Well, it’s that time of year. Undoubtedly you’re hearing all sorts of uplifting and inspiring advice from celebrities and CEOs at your commencements, and there’s certainly a place for all of that. But the reality is that most of you need to get jobs and enter the professional world for the first time. Here’s five pieces of practical advice you probably won’t hear in a graduation speech.
1) Think of yourself as an apprentice.
Some of you have already landed your first job out of school while others are still looking. No matter where you sit, here’s a bit of tough love: The vast majority of you are in the very unfortunate place in your career of being completely and totally replaceable. You haven’t been hired because of your skill – you’ve been hired because of your potential. Your organizations hired you because they think you’re a good investment, but make no mistake – they’re investing in you to train you and get you up to speed on all of the things you did not learn in college. This is dues paying time, and it can be painful. You’re going to have to do things you think are beneath you and take instruction that you don’t see the point of. But this part of the process is necessary and something that everyone who’s come before you has gone through. You’ll learn what works, and what doesn’t. You’ll experience success and failure. You’ll learn when you should talk, and when it’s better to keep quiet. Take this time to suck up as much knowledge as you can from those around you. This is how we learn to be great at what we do.
2) Don’t gossip. Just don’t.
This can be the easiest rule to break. Work is a social place and we can’t be on our guard all the time and we’ll say things off the cuff that we probably shouldn’t. And once in a while it’s ok, but don’t make it a habit. Here’s the thing: Gossip always….ALWAYS….gets back to the people you’re talking about, even if you don’t think it will at the time. After all, the people you’re gossiping with probably aren’t just gossiping with you! Focus on your job and your work and don’t expend your energy worrying about what other people may or may not be doing. You will never have all of the facts about what’s going on behind the scenes, and what’s more, you’re not entitled to them. You’ll be happier if you avoid the nonsense altogether.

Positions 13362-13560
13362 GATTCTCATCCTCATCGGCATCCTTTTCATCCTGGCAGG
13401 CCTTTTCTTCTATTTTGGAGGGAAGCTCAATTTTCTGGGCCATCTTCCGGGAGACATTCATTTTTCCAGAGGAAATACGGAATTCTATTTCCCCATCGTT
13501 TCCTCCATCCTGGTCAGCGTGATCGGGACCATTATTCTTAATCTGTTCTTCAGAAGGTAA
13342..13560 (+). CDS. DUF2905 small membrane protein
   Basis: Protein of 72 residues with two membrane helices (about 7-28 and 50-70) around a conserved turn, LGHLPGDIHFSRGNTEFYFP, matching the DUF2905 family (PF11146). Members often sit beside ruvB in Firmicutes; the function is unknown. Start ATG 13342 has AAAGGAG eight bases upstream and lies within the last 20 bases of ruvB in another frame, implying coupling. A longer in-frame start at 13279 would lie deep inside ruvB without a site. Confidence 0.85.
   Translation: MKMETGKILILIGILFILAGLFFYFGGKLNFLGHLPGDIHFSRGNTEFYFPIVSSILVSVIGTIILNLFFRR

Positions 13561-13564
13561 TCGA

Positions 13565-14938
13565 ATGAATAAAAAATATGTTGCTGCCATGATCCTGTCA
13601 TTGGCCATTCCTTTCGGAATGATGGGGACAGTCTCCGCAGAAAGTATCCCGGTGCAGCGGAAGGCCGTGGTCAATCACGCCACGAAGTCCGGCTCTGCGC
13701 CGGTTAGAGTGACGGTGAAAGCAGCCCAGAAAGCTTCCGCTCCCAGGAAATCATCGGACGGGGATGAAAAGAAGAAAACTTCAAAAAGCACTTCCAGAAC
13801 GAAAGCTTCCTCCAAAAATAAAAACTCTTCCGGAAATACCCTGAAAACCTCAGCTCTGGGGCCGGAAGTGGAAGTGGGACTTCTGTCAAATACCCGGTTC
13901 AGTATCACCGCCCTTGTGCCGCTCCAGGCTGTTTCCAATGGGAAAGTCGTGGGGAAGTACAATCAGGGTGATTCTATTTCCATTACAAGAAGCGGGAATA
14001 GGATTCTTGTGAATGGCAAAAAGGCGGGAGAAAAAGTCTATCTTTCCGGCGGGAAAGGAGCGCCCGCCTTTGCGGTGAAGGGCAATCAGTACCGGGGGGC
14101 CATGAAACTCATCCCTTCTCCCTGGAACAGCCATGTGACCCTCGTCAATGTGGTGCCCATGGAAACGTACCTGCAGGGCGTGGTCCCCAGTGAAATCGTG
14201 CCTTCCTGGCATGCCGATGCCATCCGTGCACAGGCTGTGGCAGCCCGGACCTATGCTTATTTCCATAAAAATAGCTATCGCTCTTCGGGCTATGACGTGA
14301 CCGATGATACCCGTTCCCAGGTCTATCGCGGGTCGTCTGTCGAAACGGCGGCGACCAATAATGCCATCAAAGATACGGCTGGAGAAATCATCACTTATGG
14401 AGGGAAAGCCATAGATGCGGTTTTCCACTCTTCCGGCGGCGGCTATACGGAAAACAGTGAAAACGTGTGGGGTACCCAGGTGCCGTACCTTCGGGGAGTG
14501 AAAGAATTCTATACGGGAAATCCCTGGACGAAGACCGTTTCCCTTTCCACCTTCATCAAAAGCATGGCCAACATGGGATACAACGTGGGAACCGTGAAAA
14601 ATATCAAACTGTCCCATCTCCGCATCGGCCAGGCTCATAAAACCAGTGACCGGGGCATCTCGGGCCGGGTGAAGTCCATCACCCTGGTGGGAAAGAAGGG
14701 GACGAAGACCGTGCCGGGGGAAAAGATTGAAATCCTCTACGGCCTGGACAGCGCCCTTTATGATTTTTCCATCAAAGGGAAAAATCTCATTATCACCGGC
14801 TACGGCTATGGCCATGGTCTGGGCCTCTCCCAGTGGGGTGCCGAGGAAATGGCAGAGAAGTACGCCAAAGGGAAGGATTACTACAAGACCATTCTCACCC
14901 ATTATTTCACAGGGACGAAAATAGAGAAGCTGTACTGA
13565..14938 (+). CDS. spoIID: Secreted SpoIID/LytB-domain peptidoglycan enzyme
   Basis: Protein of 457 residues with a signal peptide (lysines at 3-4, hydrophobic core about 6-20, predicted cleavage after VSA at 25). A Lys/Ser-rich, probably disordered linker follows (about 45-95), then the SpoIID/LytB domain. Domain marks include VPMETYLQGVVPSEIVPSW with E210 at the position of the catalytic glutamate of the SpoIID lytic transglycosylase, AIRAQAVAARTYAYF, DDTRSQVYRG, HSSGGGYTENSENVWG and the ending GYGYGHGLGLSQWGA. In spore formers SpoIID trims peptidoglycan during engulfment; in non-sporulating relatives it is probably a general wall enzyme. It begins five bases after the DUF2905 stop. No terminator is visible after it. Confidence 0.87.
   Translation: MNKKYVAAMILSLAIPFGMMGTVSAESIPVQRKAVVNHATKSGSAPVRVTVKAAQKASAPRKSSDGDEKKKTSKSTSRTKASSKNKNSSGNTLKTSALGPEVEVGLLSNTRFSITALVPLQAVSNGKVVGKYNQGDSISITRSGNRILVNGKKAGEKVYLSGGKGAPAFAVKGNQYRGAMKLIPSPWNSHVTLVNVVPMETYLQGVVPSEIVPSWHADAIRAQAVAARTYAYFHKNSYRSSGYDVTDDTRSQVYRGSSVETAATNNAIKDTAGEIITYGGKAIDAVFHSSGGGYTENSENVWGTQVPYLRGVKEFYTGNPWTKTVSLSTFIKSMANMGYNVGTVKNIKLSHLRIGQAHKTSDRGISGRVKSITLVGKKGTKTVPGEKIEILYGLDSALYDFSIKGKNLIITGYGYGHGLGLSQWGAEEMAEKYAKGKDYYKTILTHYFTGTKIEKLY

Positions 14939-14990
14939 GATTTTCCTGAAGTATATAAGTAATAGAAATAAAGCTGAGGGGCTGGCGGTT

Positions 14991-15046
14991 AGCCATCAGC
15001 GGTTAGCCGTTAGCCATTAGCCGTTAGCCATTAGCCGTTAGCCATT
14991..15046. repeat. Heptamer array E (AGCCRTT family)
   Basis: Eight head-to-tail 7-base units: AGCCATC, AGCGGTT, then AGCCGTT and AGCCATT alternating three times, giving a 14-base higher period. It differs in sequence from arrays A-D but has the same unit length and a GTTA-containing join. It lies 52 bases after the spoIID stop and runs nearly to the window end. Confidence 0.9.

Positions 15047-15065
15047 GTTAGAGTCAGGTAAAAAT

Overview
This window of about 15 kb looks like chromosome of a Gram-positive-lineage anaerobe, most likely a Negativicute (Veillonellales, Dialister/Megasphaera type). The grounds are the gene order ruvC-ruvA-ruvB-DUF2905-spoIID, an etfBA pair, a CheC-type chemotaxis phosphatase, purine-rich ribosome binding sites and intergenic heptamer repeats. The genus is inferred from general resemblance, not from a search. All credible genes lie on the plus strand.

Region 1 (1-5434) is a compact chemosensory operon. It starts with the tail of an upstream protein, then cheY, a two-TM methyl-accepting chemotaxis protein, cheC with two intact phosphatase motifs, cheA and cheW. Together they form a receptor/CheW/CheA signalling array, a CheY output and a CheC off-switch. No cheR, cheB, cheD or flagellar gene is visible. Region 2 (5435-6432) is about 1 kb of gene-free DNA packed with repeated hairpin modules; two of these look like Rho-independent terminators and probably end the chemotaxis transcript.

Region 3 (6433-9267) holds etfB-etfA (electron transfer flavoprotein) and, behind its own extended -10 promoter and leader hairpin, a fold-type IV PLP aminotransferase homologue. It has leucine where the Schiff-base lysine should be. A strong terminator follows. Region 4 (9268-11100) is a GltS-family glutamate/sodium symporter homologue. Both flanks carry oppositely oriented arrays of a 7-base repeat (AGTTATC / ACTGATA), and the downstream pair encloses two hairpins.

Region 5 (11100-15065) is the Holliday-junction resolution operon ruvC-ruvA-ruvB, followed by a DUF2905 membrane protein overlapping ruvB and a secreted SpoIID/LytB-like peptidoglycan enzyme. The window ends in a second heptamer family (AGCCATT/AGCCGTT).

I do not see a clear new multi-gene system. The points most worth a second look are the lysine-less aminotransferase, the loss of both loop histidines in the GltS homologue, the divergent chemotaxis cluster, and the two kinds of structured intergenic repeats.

3) Feedback is a good thing.
Everyone loves compliments but hearing “this is great” all the time will never help you get better. Remember, you’re an apprentice. This is learning time, and you need to find yourself mentors that will push you to the next level. The people who compliment everything you do don’t really care about helping you. The people who take the time to give you constructive feedback about your work are the ones who will make you great at it.
4) Don’t surprise your boss.
If there’s bad news coming, deliver it when you know about it and do it in private – not in a meeting room full of people. To an extent, part of your job is to make sure your boss looks good and preparing him or her for what’s coming is part of that. Least you think that this is all one-sided, the advice I’d give your boss is to support you publicly, give you the resources to be successful but provide an environment where it’s ok to fail, and generally make you look like a rock star. Not all bosses are created equal, and there are some really awful ones out there….but the good ones understand this. Have their back as much as you’d like them to have yours.
5) Pursue side projects.
Do some consulting on the side if the work interests you – not only will it help you get better at your day job by building your skill set faster, but it will also allow you to explore all that’s out there. And here’s something your employers don’t want you to know: They are not entitled to know everything you do outside of work. If it doesn’t have to do with your job, and doesn’t violate any non-competes you may have had to sign, then you do not have to tell them, and will probably be better off keeping it private.
What advice would you give to new college graduates? Leave a comment!
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